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« Protection Comes in From the Cold? | Main | New Direction Needed After Doha Round Collapse »

July 29, 2008

It is now over...

So this is it… Another WTO ministerial has just collapsed and the talks are ending in acrimony, with members blaming each other for the failure. Although we do not like what Doha had become, this is a very sad play to be watching. The world is not getting any better out of this. We wish Ministers were more creative, and would have used this opportunity to outline an alternative path for the global community, since Doha does not satisfy anybody anymore.

Instead, here we are, divided between a sense of relief that a bad deal has been avoided, and serious concern that multilateralism is being severely damaged. Strong and fair multilateral trade rules are more essential than ever to help address the serious crises the world is currently facing. But Doha was not providing the right rules.

The mistake was to convene this ministerial in the first place. WTO Director-General Pascal Lamy tried to use the multiple crises (food, climate, finance) to entice governments to agree to a deal that doesn't address these issues. It failed. Now he has to face the consequences.

Anne-Laure Constantin


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Although I can sympathize with the sentiments you express, the overwhelming relief that "no deal is better than a bad deal" won out over the "Doha must be saved at all costs" side shows that the years of effort to stop the Doha round was worth it. You are right to emphasize in the last paragraph that Pascal Lamy should not have convened this emergency mini-ministerial in the first place especially because it did not address the multiple crises that the world faces, not even the serious food crisis that severely impacts the poor countries.

linda kaucher

Surely we need to come back out of the trade agenda for analysis, to the power of corporations over governments, and the political and domestic implications.

It would also be helpful if the main NGOs in this area of trade critique (thanks for all your work by the way, in making information available) took a less partisan line between the people of developing and developed countries, and grasped the fact that this is corporations against people everywhere.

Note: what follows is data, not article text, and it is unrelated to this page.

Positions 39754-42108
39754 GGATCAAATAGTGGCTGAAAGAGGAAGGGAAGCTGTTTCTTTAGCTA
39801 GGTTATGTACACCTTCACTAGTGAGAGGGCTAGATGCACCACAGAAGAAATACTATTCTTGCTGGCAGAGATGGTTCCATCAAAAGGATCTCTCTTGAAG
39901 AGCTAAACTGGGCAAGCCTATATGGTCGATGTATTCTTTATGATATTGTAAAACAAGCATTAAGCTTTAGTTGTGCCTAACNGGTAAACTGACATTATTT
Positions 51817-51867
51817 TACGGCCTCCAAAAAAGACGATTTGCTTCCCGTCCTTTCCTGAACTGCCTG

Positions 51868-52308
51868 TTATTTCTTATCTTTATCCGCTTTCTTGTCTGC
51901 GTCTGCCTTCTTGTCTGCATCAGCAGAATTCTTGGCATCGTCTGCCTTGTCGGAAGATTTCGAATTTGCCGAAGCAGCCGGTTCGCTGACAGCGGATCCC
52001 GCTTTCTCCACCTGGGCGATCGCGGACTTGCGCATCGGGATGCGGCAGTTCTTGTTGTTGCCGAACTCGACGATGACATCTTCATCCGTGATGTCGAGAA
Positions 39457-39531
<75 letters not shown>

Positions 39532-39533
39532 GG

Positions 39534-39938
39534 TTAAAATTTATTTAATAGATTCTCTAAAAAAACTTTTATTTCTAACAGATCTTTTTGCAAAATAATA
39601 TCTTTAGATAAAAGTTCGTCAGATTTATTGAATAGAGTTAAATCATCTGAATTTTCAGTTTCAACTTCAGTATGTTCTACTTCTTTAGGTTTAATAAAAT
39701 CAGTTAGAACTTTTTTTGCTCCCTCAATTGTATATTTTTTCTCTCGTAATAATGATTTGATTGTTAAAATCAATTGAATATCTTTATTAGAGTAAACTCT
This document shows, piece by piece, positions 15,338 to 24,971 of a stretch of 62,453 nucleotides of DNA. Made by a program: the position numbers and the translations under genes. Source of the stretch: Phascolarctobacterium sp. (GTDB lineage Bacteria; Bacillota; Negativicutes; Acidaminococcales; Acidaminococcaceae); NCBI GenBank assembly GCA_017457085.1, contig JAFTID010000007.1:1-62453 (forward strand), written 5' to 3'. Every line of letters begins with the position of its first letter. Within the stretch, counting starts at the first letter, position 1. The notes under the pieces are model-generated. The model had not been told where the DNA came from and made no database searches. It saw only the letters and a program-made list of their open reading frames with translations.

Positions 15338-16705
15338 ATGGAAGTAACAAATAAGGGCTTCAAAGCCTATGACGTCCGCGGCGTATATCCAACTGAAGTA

A stunning example is reporting on Mode 4, where organisations with a South perspective try to minimise what is being offered in Mode 4, no doubt to Mandelson's glee, as inadequate access. This is presumably in an effort to dissuade developing countries from trading investor access to their services for Mode 4 access

But in a scenario of eg Indian megacorporations with right to establish in the EU, bringing in teams of temporary skilled workers on the minimum wage (the concept of skilled is actually pretty elastic) for on-the-spot outsourcing, without the disadvantages of offshoring, then consider the labour effects.

It has to undermine job availability, wages and working conditions in the few areas of the world where such things exist, and where workers have any leverage.

The flow-on development result will be that people in developing countries will NEVER get these things because the model will be lost.

Union rhetoric refers to utopian dreams of supporting unionisation in other countries even while their own power at home leaks away - strongly exacerbated by Mode 4 which they fail to criticise - so they are in fact selling a misleading lie.

Several indicators show the danger of Mode 4. The European Services Forum (transnational service investors) lobbies for it; the very high priority that India in particular gives it suggests that very significant numbers are expected; the ridiculous and MINIMUM figure of 80 000 floated last week, which was (as far as I know) undefined as to what it actually related to. It served to suggests a modest figure to allay concern to anyone in the EU who has worked out what 'Mode 4' code actually means, while being in fact a meaningless MINIMUM; at the same time assuring eg India that numbers can indeed go up and up.

A similar spin trick was used in the UK in relation to EU expansion. A figure of 13 000 was suggested, when it became in fact a million and a half, and still growing, (not that there is any means to actually count). And it has had a definitive effect on unskilled and trades employment jobs, wages, working conditions including safety etc. Now a government think tank, IPPR, is saying that many have gone home, even though the observed evidence is otherwise and there is again no way of counting, preparing the public to accept Mode 4, when they eventually find out about it - probably too late.

If you want to be involved in creating and supporting a new trade model, as I do, I suggest you revisit Mode 4.

Thanks again


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